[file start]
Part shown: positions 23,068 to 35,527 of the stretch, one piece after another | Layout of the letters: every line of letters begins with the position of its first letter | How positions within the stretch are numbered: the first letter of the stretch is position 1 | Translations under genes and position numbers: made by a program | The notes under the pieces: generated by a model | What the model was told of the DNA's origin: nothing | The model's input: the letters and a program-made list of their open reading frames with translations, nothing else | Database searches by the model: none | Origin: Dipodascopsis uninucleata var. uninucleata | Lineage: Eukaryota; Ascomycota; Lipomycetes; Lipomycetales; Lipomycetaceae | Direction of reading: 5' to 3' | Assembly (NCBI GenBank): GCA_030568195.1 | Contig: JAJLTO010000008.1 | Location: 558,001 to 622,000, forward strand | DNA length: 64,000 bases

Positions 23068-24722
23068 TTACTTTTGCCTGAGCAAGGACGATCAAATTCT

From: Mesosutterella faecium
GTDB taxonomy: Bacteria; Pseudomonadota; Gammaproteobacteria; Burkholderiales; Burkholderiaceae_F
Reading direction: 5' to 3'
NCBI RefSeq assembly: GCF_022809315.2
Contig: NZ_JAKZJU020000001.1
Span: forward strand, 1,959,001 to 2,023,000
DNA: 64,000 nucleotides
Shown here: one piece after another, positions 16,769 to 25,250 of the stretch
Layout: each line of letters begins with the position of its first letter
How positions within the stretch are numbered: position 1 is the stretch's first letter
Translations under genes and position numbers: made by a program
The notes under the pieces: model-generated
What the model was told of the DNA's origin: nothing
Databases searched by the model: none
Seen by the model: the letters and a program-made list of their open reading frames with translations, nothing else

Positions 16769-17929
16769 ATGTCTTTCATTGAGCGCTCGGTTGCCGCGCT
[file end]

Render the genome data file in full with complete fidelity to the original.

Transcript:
Part shown: positions 23,068 to 35,527 of the stretch, one piece after another | Layout of the letters: every line of letters begins with the position of its first letter | How positions within the stretch are numbered: the first letter of the stretch is position 1 | Translations under genes and position numbers: made by a program | The notes under the pieces: generated by a model | What the model was told of the DNA's origin: nothing | The model's input: the letters and a program-made list of their open reading frames with translations, nothing else | Database searches by the model: none | Origin: Dipodascopsis uninucleata var. uninucleata | Lineage: Eukaryota; Ascomycota; Lipomycetes; Lipomycetales; Lipomycetaceae | Direction of reading: 5' to 3' | Assembly (NCBI GenBank): GCA_030568195.1 | Contig: JAJLTO010000008.1 | Location: 558,001 to 622,000, forward strand | DNA length: 64,000 bases

Positions 23068-24722
23068 TTACTTTTGCCTGAGCAAGGACGATCAAATTCT

From: Mesosutterella faecium
GTDB taxonomy: Bacteria; Pseudomonadota; Gammaproteobacteria; Burkholderiales; Burkholderiaceae_F
Reading direction: 5' to 3'
NCBI RefSeq assembly: GCF_022809315.2
Contig: NZ_JAKZJU020000001.1
Span: forward strand, 1,959,001 to 2,023,000
DNA: 64,000 nucleotides
Shown here: one piece after another, positions 16,769 to 25,250 of the stretch
Layout: each line of letters begins with the position of its first letter
How positions within the stretch are numbered: position 1 is the stretch's first letter
Translations under genes and position numbers: made by a program
The notes under the pieces: model-generated
What the model was told of the DNA's origin: nothing
Databases searched by the model: none
Seen by the model: the letters and a program-made list of their open reading frames with translations, nothing else

Positions 16769-17929
16769 ATGTCTTTCATTGAGCGCTCGGTTGCCGCGCT